Following the thick, billowing shroud of 2009’s Actor, subversive, sensual indie-folk sweetheart Annie Clark—better known by the liturgical moniker of St. Vincent—returns with an album of ferocious, saw-toothed exhibition.
Strange Mercy, Clark’s newest album, is biting and sudden. Where Actor was an expansive, cloudy waxing of post-modern poetics, Strange Mercy is an exercise in restraint and self-acceptance.
Right away you’ll notice that Clark has pushed her swaggering, jagged guitar up-front, letting it tear the skies like a volley of harpies.
“I’ve had good times with some bad guys / I’ve told whole lies with a half smile / held your bare bones with my clothes on,” she sings in swaying wisps before drilling us with scratching, scuttling guitar jabs on “Cheerleader,” spitting the vicious, self-reflective declaration, “I don’t wanna be a cheerleader no more.”
Clark has traded the bulging, cavernous theatrics for a spiritually raw and sonically honed exploration of identity, and we’re immediately enamoured. A more self-contained and musically mature offering, Clark’s melodies this time around are more immediate and articulate, every hook digging in for dear life.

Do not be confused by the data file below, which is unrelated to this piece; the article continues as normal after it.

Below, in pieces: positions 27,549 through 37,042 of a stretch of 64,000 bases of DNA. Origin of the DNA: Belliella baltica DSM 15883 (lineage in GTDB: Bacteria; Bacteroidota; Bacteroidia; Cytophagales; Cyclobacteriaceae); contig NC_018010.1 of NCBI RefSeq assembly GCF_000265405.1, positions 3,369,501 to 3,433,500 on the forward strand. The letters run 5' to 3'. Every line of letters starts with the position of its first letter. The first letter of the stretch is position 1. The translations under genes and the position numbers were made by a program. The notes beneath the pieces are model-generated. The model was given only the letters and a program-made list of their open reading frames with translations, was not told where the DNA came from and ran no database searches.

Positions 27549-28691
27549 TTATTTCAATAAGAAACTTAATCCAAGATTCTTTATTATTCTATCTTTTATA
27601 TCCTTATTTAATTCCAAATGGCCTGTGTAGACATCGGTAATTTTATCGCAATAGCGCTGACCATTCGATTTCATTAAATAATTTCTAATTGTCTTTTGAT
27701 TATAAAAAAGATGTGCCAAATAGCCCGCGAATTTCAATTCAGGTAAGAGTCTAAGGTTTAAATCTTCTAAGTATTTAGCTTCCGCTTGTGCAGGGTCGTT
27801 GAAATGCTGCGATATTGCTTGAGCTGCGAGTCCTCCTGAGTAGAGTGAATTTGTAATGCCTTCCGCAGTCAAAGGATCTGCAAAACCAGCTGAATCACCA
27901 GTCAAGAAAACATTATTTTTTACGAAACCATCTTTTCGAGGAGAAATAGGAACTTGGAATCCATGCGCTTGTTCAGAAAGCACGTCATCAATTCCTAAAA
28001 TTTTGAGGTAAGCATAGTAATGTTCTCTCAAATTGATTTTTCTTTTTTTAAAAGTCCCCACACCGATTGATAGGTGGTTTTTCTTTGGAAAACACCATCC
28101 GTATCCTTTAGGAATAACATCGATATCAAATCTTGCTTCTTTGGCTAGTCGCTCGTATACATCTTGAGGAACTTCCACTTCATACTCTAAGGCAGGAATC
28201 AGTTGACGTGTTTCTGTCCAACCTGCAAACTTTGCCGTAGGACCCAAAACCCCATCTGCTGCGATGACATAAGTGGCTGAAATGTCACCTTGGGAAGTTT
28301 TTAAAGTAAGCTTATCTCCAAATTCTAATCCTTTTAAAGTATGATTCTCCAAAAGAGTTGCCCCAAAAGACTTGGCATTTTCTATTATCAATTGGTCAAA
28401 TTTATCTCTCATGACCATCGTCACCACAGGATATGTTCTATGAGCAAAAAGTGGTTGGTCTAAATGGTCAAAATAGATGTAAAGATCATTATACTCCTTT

“I spent the summer on my back,” Clark tells us on “Surgeon,” smirking sardonically, noting that we “best find a surgeon to come cut me open,” just before a wail of schizophrenic synthesizers cleaves the track in two.
Channeling the style of an “Is This Desire?” era P.J. Harvey on Northern Lights, she moans and croons behind a thick gloss of muddy, thunderously distorted chords.
Showing us the softer side of stargazing across that vast, empty void, her voice crumples like tissue paper in the cold, vesper-like wash of “Champagne Year,” a solemn, stoic repentance forcing our heads down as she admits “I make a living telling people what they want to hear / It’s not a killing but it’s enough to keep the cobwebs clear / It’s not a perfect plan but it’s the one we’ve got.”
Never profiting from the pithy pitfalls or pedantic antics of the common journalist, Nick "Noose Papermen" Laugher has continuously baffled readers by demonstrating a rare understanding of the vagaries of our current cultural climate. Rumored to have been conceived and raised in the nook of a knotty pine somewhere in the Pacific Northwest, Laugher was forced to abandon his true calling (pottery) after having one night experienced a vision in which a wise and generous hawk appeared to him through the shimmering static of his television set. The apparition spoke to Laugher of an aching need for some new kind of media perspective, one that elegantly incorporated esoteric vocabulary, gratuitous alliteration and penetrating pun-manship. And so it was. And so it is. And so it always will be.